When I’m researching a novel set in history, I like to visit the locations where the characters lived. When writing Flight of the Sparrow, I walked the land where Mary Rowlandson’s farm stood in Lancaster, Massachusetts, and visited “Redemption Rock,” in Princeton, Massachusetts, where she was ransomed back to the English. I walked through
Hassanamesit Woods, in Grafton, Massachusetts, which archeologists think may have been the location for the Praying Indian village of Hassanamesit in the 1600’s. These visits give me a sense of the contours of the landscape and the locations of natural landmarks, but they can’t give me what I most want – the full sensory experience of living in another century.
The best way I know to get that knowledge is to visit museums. House museums help a lot, but there aren’t many houses from the 17th century that are still standing. The Fairbanks House in Dedham, Massachusetts is a fine exception, but like most homes that have been around for years, it’s been remodeled many times.
What I found most helpful in researching Flight of the Sparrow was visiting Plimoth Plantation. That living history museum presents life in 1628, which predates that events of my novel by almost fifty years, but it offers a pretty good idea of what the frontier town of Lancaster was probably like when Mary first moved there with her parents. And it has the added advantage of a recreated native Wampanoag village.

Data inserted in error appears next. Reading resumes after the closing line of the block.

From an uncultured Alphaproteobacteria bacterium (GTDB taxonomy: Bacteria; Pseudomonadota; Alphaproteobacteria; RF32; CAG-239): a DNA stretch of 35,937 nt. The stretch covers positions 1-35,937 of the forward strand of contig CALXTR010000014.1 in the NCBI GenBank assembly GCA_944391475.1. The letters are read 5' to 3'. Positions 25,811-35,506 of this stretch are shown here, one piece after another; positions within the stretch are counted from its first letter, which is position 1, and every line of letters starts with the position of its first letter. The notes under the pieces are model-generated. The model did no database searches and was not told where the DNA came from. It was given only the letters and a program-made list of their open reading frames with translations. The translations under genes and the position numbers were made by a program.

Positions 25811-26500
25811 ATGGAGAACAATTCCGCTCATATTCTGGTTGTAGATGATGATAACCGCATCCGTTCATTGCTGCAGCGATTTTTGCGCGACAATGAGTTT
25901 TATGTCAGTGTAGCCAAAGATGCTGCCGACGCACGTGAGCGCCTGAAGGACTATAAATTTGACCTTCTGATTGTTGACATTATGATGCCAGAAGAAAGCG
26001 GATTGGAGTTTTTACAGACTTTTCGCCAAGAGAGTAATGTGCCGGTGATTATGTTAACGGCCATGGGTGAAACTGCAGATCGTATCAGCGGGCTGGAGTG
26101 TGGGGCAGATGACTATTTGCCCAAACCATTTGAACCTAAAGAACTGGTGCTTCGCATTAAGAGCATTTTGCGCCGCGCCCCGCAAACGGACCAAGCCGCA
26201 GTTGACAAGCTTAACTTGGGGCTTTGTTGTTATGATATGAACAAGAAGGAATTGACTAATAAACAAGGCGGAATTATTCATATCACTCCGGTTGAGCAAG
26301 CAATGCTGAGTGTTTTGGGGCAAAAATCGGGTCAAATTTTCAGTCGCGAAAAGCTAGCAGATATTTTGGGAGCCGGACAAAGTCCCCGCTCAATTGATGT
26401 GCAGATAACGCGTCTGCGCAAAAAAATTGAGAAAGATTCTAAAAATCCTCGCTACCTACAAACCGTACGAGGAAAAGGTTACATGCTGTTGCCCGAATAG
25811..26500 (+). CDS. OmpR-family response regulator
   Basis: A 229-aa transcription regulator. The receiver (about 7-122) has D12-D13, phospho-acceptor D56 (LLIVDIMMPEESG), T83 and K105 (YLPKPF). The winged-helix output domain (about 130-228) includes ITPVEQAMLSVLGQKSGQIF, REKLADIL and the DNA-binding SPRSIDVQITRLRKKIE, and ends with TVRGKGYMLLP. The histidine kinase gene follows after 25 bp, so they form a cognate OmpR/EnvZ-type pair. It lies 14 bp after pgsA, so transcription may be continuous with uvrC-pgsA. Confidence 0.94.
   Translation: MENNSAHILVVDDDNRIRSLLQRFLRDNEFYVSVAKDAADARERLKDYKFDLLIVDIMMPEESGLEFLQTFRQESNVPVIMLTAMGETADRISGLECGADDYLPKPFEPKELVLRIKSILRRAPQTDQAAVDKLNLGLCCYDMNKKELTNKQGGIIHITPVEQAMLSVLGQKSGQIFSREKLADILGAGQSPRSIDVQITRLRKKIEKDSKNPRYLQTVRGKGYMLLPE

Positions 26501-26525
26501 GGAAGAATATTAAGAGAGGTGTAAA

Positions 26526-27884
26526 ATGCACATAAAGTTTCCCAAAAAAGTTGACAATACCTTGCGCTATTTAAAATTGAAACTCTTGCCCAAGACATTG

I’ve gone to Plimoth Plantation several times, and each time I’ve learned some new bit of information. But more valuable is seeing how the English colonists lived their lives in the spaces they built for themselves in the New World. And observing the traditional ways of the native people – ways passed down through generations – that shaped and inhabited the land the English Puritans came to claim as theirs.